- What everyone wants is an anonymous, reliable means of exchange; given a chance, they will always prefer one backed by a government. “One can imagine that a system of purely virtual money might be subject to severe instabilty”.
Everyone? I don’t. And I think a lot of people say they want anonymity (when what they really want is privacy) only because they haven’t really though it through. Do you really want to live in a society where all transactions are anonymous?
So I’m in the tough position of disagreeing with one of the world’s leading economists on a subject that he knows far more about than I do. Gulp. All I will say is that the nature of the medium of exchange is a topic that has undergone accelerating change in response to new technology. Talking of new technology, Marvin Minsky, then Professor of Computer Science at MIT and now still at the MIT Media Lab, said that
With fast computers and huge memories, we could have a nonlinear database that would better understand what each person has and wants. Then, by using complicated game theory-related computations, it might turn out that in general everyone would get more (in terms of their personal values) for the goods that they are willing to “sell”.
There is a link between Marvin’s deductions from the technology roadmap and Jack’s comments on society, but we’ll come back to those shortly. Marvin went to make some comments about the relationship between cash and crime.
Currency, except for small change, will disappear. [It pretty much has already].
Yes and no. Almost all British currency is electronic (the cash “in circulation” is a fraction of the money supply). The US is on a similar road to cashlessness Peak cash is behind us. In time, cash will vanish from polite society. Yet rump cash will be hard to eradicate and its erosion will take some time.
Taxes will be lower because of the vast amount of uncollected tax today.
A man after my own heart. Given that somewhere in the region of a fifth of the economy in developed countries is untaxed and outside the formal financial system, the tax burden falls pretty heavily on us remaining wage slaves, and as the post-crisis tax burden climbs, so will the call for some reform. Marvin goes on to reinforce my point in the comments about Paul Krugman’s view, by say that:
The system of electronic currency will never be acceptable unless the laws protecting privacy are greatly strengthened.
Strengthening the laws is one thing, but on the whole I would prefer to strengthen the cryptography. As I’ve said a thousand times, I want to depend on mathematics, not ombudsmen. Here, I think, there is cause for optimism. Were we to decide to implement private payment systems, the technology to do so is well-known and well-understood.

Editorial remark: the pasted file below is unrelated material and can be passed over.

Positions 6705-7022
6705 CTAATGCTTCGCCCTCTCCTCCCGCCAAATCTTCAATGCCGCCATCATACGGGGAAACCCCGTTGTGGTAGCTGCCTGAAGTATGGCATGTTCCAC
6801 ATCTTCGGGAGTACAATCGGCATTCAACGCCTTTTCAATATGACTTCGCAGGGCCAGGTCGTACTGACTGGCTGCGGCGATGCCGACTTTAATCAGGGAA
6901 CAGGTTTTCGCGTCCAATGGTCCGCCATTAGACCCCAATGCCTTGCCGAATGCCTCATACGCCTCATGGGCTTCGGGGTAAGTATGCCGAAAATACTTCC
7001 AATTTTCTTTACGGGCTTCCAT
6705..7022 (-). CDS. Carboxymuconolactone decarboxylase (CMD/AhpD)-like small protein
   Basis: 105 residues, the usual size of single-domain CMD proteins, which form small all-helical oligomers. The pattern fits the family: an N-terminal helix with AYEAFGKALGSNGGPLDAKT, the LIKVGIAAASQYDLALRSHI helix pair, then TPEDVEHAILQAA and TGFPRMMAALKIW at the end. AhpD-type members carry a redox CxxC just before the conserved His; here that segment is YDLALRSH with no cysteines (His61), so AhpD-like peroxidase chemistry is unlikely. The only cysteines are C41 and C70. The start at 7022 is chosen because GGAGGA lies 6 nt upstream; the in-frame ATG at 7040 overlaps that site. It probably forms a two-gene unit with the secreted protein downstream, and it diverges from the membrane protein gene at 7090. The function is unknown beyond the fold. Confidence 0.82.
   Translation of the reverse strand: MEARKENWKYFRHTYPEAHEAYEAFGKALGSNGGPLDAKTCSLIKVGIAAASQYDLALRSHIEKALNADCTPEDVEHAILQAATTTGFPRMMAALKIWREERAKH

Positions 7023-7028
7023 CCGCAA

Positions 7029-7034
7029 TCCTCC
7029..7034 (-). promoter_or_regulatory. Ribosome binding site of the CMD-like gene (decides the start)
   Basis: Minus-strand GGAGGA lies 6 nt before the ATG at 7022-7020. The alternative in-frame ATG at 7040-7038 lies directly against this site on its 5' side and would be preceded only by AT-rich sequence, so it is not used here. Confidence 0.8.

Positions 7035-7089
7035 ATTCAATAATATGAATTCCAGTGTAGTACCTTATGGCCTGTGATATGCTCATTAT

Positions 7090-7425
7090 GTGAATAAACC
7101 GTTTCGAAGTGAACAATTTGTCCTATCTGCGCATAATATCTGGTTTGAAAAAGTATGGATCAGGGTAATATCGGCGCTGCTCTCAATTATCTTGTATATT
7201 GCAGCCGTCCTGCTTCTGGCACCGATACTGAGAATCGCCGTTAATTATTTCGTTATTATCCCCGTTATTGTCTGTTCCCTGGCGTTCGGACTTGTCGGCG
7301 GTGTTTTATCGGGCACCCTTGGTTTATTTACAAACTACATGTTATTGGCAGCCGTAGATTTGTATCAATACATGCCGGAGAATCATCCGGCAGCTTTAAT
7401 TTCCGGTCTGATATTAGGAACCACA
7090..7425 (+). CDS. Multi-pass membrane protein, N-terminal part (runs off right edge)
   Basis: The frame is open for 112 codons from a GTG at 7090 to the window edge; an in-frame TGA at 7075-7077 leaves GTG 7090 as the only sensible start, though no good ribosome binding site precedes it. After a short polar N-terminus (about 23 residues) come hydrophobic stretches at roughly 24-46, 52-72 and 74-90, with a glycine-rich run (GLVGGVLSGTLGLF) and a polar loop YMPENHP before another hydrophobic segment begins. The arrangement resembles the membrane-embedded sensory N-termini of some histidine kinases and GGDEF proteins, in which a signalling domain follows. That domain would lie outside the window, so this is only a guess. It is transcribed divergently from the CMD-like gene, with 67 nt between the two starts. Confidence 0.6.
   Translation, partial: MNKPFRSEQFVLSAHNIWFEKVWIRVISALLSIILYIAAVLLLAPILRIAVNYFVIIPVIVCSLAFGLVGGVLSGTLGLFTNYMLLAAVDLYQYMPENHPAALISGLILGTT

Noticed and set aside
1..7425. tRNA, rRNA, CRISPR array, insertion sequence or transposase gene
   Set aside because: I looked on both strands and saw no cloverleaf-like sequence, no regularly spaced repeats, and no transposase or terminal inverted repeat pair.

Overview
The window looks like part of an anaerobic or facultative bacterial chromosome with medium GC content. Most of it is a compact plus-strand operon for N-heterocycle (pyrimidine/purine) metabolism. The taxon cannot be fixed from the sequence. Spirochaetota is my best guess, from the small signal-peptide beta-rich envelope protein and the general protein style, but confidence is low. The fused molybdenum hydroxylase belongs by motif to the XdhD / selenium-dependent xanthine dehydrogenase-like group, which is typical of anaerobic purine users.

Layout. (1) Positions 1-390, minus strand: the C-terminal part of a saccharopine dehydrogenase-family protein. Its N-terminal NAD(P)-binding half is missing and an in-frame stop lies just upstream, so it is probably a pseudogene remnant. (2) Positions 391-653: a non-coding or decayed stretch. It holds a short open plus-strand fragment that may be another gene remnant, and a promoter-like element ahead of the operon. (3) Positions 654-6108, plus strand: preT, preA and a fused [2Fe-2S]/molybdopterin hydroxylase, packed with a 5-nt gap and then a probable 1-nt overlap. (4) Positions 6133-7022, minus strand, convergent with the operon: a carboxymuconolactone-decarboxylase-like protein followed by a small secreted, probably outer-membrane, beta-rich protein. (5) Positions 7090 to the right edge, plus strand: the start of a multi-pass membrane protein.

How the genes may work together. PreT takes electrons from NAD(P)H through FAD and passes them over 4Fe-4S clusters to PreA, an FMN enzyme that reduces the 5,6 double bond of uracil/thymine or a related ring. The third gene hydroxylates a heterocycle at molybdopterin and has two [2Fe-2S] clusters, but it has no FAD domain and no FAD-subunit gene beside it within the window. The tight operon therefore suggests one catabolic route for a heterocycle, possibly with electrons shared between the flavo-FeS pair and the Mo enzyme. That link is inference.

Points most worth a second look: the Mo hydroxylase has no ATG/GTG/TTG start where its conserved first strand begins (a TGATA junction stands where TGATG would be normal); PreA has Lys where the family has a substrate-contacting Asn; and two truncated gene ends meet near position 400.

Naturally, we will want the private payment system of the future to built from open source and assembled under public scrutiny to see that the “privacy dial” is set at a democractically-accountable level. Hence the warning from Robert Sapolsky, still Professsor of Neuroscience at Stanford University, who said that “The very perfection of the identification system will guarantee urban myths about guys bankrupted when some techno-schnook stole their pheromone signature and racked up huge bills buying antique CDs for the Madonna centennial”. I’d like to that that we can design payment systems that hinge on
Ultimately, I think I most closely align with Jack Weatherford’s line of thinking, which is in a way unsurprising. Jack is a thorough scholar of the history of money and must have therefore had some pretty well-formed ideas about where it is going. Hence I find his vision both plausible and appealing.
In the future, everyone will be issuing currency.– banks, corporations, credit card companies, finance companies, local communities, computer companies, Net browsers and even individuals. We might have Warren Buffett or Bill Gates money. The future will produce thousands of forms of currency. Some of them will be based on commodities such as gold, land or sugar. Others will be shares in institutions or corporations, and many will simply be based on faith and performance.
I think the pressures of technology will continue the well-established trend of decentralisation and reduce central control, supporting Jack’s vision against more conservative scenarios.
These are personal opinions and should not be misunderstood as representing the opinions of
Consult Hyperion or any of its clients or suppliers
Thanks for making a range of substantive points. So much of the ‘future of money’ discussion is not actually about money at all but about hi tech payment systems.
I also look forward to an era of competing currencies but I worry that the cartel which controls legal tender money won’t take too kindly to competition. They are allegedly trying to take us towards one world currency!